Gensler has voiced his opinion on proof-of-stake coins before. In September, after the Ethereum Merge, Gensler said proof-of-stake coin holders were members of “the investing public anticipating profits based on the efforts of others.”

Later that month, Gensler told a Senate Banking Committee that staking is “another indicia that under the Howey test, the investing public is anticipating profits based on the efforts of others.”

Related: Proof of Stake Alliance publishes white papers on legal aspects of liquidity staking

The Howey test, which dates to 1946, is used in U.S. law to identify securities.

Earlier this year, the SEC also forced cryptocurrency exchange Kraken to discontinue its staking service and pay a $30 million settlement on Feb. 9, setting off concerns that the agency was preparing a new round of enforcement actions in the cryptocurrency industry. Gensler said at the time, “If they want to offer staking, we’re neutral. Come in and register, because investors need that disclosure.”

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Ethereum layer-2 solutions may focus less on token incentives in the future

Token incentive models may become obsolete as layer-2 networks focus on ease of functionality and low fees, but how will this impact decentralization?

Layer-2 networks continue to gain momentum as the Ethereum ecosystem advances. For example, data from analytics provider Token Terminal found that layer-2 scaling solution Polygon had 313,457 daily active users as of Jan. 17, 2023 — a 30% increase in activity since October 2022. 

Moreover, the Polygon ecosystem recently announced the launch of its beta version Zero-Knowledge Ethereum Virtual Machine. As a result, Polygon’s native token, Polygon (MATIC), maintains a bullish narrative.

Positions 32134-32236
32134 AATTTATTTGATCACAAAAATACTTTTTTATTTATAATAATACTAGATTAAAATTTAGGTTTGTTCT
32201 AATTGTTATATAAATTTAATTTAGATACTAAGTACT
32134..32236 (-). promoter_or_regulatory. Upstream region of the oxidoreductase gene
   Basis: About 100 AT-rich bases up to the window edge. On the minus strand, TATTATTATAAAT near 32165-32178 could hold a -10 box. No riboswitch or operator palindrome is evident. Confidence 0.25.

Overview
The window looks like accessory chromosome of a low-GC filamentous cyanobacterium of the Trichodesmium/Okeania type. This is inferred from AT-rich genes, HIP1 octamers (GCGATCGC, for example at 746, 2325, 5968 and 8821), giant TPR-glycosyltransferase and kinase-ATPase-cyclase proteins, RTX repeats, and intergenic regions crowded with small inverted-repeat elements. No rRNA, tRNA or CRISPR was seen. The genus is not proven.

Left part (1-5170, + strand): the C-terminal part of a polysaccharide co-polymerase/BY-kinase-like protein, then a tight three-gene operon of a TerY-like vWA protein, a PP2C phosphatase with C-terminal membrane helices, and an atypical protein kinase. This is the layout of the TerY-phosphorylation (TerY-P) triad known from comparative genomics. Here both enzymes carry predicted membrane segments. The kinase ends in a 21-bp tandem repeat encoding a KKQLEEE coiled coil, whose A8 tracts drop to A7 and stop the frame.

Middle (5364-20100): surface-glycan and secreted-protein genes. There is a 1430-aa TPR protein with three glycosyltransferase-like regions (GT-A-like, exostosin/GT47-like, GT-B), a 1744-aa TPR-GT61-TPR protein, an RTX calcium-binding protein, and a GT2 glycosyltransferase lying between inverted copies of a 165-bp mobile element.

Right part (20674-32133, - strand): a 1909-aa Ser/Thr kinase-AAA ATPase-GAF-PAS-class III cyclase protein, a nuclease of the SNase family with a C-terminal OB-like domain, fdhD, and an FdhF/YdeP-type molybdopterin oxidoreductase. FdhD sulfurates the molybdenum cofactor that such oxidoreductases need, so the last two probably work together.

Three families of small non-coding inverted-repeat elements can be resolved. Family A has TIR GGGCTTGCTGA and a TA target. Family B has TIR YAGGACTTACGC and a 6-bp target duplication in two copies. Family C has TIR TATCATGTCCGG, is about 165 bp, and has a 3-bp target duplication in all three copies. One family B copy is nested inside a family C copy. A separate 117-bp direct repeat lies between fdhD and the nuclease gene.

While notable, some believe layer-2 networks offering token incentive models may soon become obsolete. For instance, Jesse Pollak — head of protocols and Base core contributor at American crypto exchange Coinbase — told Cointelegraph at ETHDenver 2023 that there are currently no plans to associate a token with Base, the Ethereum layer-2 network recently launched by Coinbase. He said:

“We think about tokens as a powerful incentive tool that can change user and developer behavior. At the same time, we have seen situations unfold over the last few years where tokens have been used as an incentive mechanism with a lack of product fit for the underlying chain. Tokens have also resulted in nefarious or risky situations in the past.”

According to Pollak, Base is a layer-2 solution that allows developers to easily build applications without requiring an incentive mechanism. “Our product will stand on its own. It will be very easy for developers to use to build applications and distribute those to real human beings,” he said.

Shifting focus from token models to user experience

Focusing on ease of use and distribution are important points, as Pollak pointed out that many of today’s decentralized applications have been used solely for trading cryptocurrencies. “Trading is not enough to make cryptocurrency the future of the economy. At Base, we are making it easy for developers to build useful applications that people actually want to use,” he added.

Pollak explained that Base is investing in core infrastructure, such as Ethereum Improvement Proposal 4844, which will make the network secure and low-cost compared with other layer-2 networks. “It costs about 10–15 cents to conduct transactions on layer-2s. We aim to bring that down,” he mentioned.

While Base launched its testnet in February, Pollak shared that the Base mainnet launch will take place in the coming months. Moreover, while no plans exist for Base to offer a native token, several ecosystem participants have already expressed interest in building on Base.

Recent: Next stop Shanghai — Ethereum’s latest milestone approaches